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How to Stop Drinking Alcohol: Tips for Sobriety

Alcohol Use Disorder (AUD), also known as alcoholism, is one of the most common substance use disorders in the United States. The National Institute on Alcohol Abuse and Alcoholism estimates that 29.5 million Americans age 12 and older had an alcohol use disorder in the past year.

If you or a loved one is struggling with AUD, South Coast Behavioral can help. In this article, we’ll discuss how to stop drinking alcohol, what happens when you stop drinking, and alcohol addiction treatment options.

How to Tell When Drinking is a Problem

Drinking alcohol can sometimes transition from a casual or social activity to a more serious problem. Recognizing the signs of alcohol misuse or dependency can be key in identifying a potential problem and getting help.

Here are some indications that drinking might be becoming a problem:

  • Increased Tolerance — If you find you need to drink increasingly larger amounts of alcohol to feel its effects, it could be a sign of developing alcohol dependence.
  • Neglecting Responsibilities —  If drinking is causing you to miss work, school, or neglecting your household duties, this can be a sign of a problem.
  • Drinking in Dangerous Situations —  Drinking when it’s physically unsafe, such as before or while driving, or mixing alcohol with prescription medication against doctor’s orders, is a sign of problematic drinking behavior.
  • Problems with Relationships —  If your drinking is causing problems with your relationships, such as arguments with your partner or family members about your drinking, it might be a sign of a problem.
  • Inability to Quit or Cut Down —  If you’ve tried to stop drinking or to cut down and found that you can’t, it may indicate a dependence on alcohol.
  • Withdrawal Symptoms —  If you experience withdrawal symptoms when you don’t drink, such as sweating, shaking, restlessness, nausea, or insomnia, it’s likely you’ve developed a physical dependency on alcohol.
  • Cravings — If you have a strong need or urge to drink, it can be a clear sign of a drinking problem.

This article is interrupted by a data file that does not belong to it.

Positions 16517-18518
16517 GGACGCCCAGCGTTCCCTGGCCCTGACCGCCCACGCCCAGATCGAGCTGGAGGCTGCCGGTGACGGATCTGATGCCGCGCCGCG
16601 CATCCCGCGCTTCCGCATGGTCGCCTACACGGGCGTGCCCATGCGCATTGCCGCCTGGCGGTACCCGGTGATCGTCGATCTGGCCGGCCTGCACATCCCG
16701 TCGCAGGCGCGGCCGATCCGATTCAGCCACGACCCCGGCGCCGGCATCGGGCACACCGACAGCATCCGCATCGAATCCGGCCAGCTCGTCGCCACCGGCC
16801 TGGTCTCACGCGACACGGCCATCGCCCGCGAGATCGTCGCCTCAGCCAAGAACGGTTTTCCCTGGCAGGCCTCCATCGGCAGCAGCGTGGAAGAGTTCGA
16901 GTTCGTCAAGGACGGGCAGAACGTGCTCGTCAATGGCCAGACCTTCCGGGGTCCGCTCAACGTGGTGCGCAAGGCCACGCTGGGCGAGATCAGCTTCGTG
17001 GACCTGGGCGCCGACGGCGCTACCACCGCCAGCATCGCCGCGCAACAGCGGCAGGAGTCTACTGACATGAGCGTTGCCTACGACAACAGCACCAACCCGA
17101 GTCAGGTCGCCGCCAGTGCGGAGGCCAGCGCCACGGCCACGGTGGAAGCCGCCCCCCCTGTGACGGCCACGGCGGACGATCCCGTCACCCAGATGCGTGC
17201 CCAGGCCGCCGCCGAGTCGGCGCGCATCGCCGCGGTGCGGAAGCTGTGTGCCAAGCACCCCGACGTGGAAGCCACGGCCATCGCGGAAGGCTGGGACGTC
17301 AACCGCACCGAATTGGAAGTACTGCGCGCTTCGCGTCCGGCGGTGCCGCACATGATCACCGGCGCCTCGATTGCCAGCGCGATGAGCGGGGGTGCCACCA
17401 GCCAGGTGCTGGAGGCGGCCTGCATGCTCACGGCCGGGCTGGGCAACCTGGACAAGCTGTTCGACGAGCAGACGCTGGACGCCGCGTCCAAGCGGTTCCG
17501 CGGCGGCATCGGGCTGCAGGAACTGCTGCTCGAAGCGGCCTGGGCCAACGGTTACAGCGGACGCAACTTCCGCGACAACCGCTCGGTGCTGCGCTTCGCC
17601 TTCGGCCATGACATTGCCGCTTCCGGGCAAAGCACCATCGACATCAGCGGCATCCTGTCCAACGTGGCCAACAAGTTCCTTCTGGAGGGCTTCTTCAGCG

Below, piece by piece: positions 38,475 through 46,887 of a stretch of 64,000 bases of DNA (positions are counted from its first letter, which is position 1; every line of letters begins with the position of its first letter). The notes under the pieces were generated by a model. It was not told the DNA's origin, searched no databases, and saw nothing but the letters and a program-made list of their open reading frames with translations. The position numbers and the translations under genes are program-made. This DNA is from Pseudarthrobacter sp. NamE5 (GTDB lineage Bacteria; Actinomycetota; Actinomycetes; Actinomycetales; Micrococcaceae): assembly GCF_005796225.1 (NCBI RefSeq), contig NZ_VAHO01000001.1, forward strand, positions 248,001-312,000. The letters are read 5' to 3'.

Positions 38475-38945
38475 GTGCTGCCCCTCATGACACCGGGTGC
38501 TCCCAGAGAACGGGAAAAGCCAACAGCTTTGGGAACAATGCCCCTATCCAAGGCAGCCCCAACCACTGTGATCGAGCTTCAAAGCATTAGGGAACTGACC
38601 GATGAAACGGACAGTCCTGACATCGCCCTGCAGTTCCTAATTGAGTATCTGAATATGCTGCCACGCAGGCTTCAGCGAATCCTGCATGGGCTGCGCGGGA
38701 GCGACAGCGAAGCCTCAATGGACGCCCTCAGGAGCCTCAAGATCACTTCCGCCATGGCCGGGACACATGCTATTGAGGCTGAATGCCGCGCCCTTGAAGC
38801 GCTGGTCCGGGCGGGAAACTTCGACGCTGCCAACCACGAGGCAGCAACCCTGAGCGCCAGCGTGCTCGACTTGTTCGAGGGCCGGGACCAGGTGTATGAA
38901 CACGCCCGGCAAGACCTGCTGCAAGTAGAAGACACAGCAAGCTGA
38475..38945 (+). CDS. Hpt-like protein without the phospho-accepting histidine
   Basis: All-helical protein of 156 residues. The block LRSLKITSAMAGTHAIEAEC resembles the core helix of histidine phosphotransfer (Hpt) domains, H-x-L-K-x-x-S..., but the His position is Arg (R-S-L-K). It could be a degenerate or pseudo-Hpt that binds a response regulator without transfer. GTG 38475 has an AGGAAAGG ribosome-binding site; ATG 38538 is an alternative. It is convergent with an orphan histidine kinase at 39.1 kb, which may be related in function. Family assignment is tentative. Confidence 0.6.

• Neglecting Activities —  If you’re giving up or cutting back on activities that were important or interesting to you, or gave you pleasure, in order to drink, this can be a sign of a problem.
  • Continued Use Despite Negative Effects —  If you continue to drink even though you know it’s causing physical, social or psychological problems, it can indicate a serious issue.
  • Loss of Control —  Drinking more than you wanted to, for longer than you intended, or despite telling yourself that you wouldn’t do it this time, suggests alcohol is starting to take more control over your lifestyle choices.
  • Legal Problems — If you’re facing legal problems, like DUIs, as a result of your drinking, it’s a clear sign that alcohol could be a problem.

If you or someone you know is displaying any of these signs, it’s important to seek help.

What are the Signs and Symptoms of Alcohol Abuse?

Signs and symptoms of alcohol abuse may vary by individual, but generally include:

  • Withdrawal symptoms — When alcohol wears off, a person may experience symptoms like restlessness, anxiety, irritability, nausea, sweating, tremors, and even seizures.
  • Inability to control consumption —  Despite attempts to limit or stop drinking, the individual often fails.
  • Increased tolerance —  You may notice the person needing to drink larger amounts of alcohol to achieve the same effects.
  • Neglecting responsibilities —  There might be performance issues at work or school, or neglecting household duties because of drinking.
  • Continued use despite negative consequences —  The person continues to drink despite recognizing that it’s causing problems such as health issues, worsening mental health, relationship conflicts, and legal troubles.
  • Neglected activities —  Abandoning activities or hobbies that were once enjoyed in order to drink.
  • Cravings —  The person might have a strong desire or urge to drink alcohol.
  • High-risk drinking —  Engaging in dangerous behaviors while or after drinking, such as driving or operating machinery.
  • Spending a lot of time obtaining alcohol —  The person might spend a lot of time drinking or recovering from drinking.
  • Physical health issues —  Chronic alcohol abuse can lead to numerous health issues, including liver disease, heart problems, digestive problems, and damage to the nervous system.
  • Mental health problems —  Alcohol abuse can also lead to or exacerbate mental health issues such as depression, anxiety, and insomnia.
  • Difficulty in relationships — Alcohol abuse can cause strain in relationships with friends, family, and colleagues.

If you or someone you know is displaying signs of alcohol abuse, it’s crucial to seek help from healthcare professionals. Treatments for AUD can include behavioral therapies, medications, and support groups, and it’s important to know that recovery is very much possible. The sooner help is sought, the better the outcomes are likely to be.

How to Stop Drinking Alcohol

If you’re thinking about how to stop drinking alcohol without necessarily going into treatment, give these methods a try: